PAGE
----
Vegetarian toddlers and children can get all the nutrients they need from a meat-free diet; it just needs a little more care and forward thinking on your part. In fact, many experts claim that a vegetarian diet will bring many health benefits later on, reducing the risk of problems like obesity and diabetes.
Good eating habits are formed at this stage, and your child is also growing rapidly, so it’s important to make sure that he gets enough calories as well as the correct intake of vitamins, protein and calcium. Meal-planning will also depend on whether you’re going to allow your child to eat fish, dairy and meat by-products such as gelatine.
A balanced vegetarian diet
For a good balance, every meal your child eats should include something from each of the four main food groups: carbohydrates, fruit and veg, milk and dairy and protein. This isn’t as complicated as it sounds:
- Breakfast: scrambled egg on toast (protein and carbs), banana (fruit), cup of milk (dairy)
- Lunch: cheese sandwich (carbs and dairy), raw carrot sticks with hummous (vegetable and protein), apple (fruit)
- Dinner: mixed bean chilli with rice (vegetables, protein and carbs), yoghurt (dairy)
Great alternatives to meat
It’s essential that vegetarian children get plenty of iron and protein – the nutrients traditionally found in meat. Beans and pulses, such as baked beans, kidney beans, lentils and chick peas (and foods made from them, like dahl and hummous) are all great meat-free sources of protein and iron. Other foods such as eggs, pureed nut and seed spreads and cereals also contain decent amounts of protein. Try to include a portion of a vitamin C-rich food or drink, like diluted orange juice, alongside meals to boost your child’s iron absorption.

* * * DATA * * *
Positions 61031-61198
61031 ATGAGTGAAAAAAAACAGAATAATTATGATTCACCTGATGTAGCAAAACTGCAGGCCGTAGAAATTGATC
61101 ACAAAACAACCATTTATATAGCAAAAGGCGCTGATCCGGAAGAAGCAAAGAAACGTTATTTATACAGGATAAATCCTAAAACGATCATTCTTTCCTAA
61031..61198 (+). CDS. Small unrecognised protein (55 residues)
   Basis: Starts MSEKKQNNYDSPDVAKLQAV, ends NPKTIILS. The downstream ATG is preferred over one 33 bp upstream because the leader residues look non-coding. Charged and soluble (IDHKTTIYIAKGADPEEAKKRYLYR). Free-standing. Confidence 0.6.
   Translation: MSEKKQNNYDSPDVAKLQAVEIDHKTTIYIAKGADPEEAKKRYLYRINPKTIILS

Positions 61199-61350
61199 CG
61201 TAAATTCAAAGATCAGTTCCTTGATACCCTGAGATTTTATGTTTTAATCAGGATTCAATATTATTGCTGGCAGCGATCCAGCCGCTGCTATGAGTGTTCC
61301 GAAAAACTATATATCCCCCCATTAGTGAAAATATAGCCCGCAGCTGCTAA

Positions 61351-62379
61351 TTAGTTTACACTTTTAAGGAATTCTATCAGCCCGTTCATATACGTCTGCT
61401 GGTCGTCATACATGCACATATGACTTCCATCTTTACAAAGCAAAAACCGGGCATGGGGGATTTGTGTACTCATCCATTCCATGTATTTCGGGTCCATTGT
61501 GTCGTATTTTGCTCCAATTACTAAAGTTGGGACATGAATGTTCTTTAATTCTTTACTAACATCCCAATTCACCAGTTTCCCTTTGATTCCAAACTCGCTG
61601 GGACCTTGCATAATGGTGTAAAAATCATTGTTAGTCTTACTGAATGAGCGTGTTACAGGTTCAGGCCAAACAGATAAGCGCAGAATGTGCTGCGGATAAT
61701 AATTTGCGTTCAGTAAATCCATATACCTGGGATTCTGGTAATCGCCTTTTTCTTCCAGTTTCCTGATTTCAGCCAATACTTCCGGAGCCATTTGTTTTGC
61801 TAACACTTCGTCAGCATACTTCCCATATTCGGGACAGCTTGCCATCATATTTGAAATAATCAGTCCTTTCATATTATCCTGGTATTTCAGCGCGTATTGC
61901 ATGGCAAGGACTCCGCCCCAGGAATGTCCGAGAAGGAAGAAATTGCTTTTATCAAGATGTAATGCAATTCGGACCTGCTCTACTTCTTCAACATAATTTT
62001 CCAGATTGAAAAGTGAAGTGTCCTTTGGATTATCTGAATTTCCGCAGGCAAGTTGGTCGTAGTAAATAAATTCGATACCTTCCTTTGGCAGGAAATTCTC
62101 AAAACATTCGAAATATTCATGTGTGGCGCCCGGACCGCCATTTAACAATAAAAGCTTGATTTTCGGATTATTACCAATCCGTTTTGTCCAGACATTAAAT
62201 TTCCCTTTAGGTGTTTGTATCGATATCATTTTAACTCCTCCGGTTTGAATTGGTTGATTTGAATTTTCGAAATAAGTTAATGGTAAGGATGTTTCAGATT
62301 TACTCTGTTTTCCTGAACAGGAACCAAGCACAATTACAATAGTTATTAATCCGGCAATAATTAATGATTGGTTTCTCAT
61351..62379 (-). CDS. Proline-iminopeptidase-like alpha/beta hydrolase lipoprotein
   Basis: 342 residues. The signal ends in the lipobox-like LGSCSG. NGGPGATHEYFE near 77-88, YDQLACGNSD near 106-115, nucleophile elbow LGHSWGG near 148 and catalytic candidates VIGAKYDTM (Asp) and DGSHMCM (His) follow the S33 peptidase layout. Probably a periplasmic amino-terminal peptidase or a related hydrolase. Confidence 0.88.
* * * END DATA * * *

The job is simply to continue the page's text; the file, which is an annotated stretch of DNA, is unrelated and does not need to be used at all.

By 12 months, your toddler will probably be joining in with family mealtimes, often eating the same foods as you. Tofu and soya mince are good alternatives to meat to use in sauces or casseroles. Quorn ™ can be served to toddlers, but as it’s very high in fibre and can make them feel full before they have had enough calories, try to limit it to once or twice a week.
Vegetarian diets tend to be naturally high in fibre, which is good for your child’s digestive system, but too much can prevent the absorption of essential minerals such as zinc, iron and calcium. To make sure he’s not getting too much fibre, give him white pasta and rice rather than wholemeal versions, although brown bread is fine.
Vitamins for veggies
Vitamins are crucial for your growing child. Vegetarian diets can be lacking in vitamins D and B12, which are needed for energy, bone health and red blood cell function; these are found in many dairy products and fortified cereals, but if you’re concerned about your child’s intake then seek advice from your health visitor as supplements are available.
Calcium is also vital for growing bones, so make sure that your child’s diet includes plenty of dairy products like milk, cheese and yoghurt.
Vegetarian essentials at a glance
The Vegetarian Society advises that every day, a vegetarian child aged one to five should be given:
- Fruit: one to three servings, including fresh, frozen or dried
- Vegetables: two servings, one of which should be a dark leafy variety like cabbage or spinach
- Dairy: three servings of milk, cheese, yoghurt, fortified soya milk or tofu
- Pulses, nuts and seeds: one to two servings, including nut butters, lentils, beans, tahini (sesame seed paste)
- Grains and Cereals: four to five servings, such as bread, rice, pasta and breakfast cereals